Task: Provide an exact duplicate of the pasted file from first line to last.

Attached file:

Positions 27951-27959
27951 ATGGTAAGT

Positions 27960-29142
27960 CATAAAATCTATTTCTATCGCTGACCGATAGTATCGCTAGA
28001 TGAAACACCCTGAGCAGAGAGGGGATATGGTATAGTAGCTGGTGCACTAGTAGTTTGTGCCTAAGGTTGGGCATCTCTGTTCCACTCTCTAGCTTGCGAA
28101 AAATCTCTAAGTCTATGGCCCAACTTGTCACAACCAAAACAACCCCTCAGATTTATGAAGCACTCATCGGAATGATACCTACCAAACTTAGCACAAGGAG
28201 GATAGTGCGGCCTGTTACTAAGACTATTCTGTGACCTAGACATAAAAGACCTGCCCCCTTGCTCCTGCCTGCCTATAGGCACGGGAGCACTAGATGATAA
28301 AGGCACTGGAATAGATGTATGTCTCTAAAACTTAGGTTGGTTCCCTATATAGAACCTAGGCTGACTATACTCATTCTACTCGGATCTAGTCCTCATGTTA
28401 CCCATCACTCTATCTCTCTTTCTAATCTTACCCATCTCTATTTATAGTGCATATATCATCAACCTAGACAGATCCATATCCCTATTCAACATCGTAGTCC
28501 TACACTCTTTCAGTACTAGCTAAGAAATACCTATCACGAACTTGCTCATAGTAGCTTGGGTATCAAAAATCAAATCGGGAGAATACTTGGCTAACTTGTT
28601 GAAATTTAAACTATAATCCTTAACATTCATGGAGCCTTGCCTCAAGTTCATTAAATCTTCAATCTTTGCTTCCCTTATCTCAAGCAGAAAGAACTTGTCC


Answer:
Positions 27951-27959
27951 ATGGTAAGT

Positions 27960-29142
27960 CATAAAATCTATTTCTATCGCTGACCGATAGTATCGCTAGA
28001 TGAAACACCCTGAGCAGAGAGGGGATATGGTATAGTAGCTGGTGCACTAGTAGTTTGTGCCTAAGGTTGGGCATCTCTGTTCCACTCTCTAGCTTGCGAA
28101 AAATCTCTAAGTCTATGGCCCAACTTGTCACAACCAAAACAACCCCTCAGATTTATGAAGCACTCATCGGAATGATACCTACCAAACTTAGCACAAGGAG
28201 GATAGTGCGGCCTGTTACTAAGACTATTCTGTGACCTAGACATAAAAGACCTGCCCCCTTGCTCCTGCCTGCCTATAGGCACGGGAGCACTAGATGATAA
28301 AGGCACTGGAATAGATGTATGTCTCTAAAACTTAGGTTGGTTCCCTATATAGAACCTAGGCTGACTATACTCATTCTACTCGGATCTAGTCCTCATGTTA
28401 CCCATCACTCTATCTCTCTTTCTAATCTTACCCATCTCTATTTATAGTGCATATATCATCAACCTAGACAGATCCATATCCCTATTCAACATCGTAGTCC
28501 TACACTCTTTCAGTACTAGCTAAGAAATACCTATCACGAACTTGCTCATAGTAGCTTGGGTATCAAAAATCAAATCGGGAGAATACTTGGCTAACTTGTT
28601 GAAATTTAAACTATAATCCTTAACATTCATGGAGCCTTGCCTCAAGTTCATTAAATCTTCAATCTTTGCTTCCCTTATCTCAAGCAGAAAGAACTTGTCC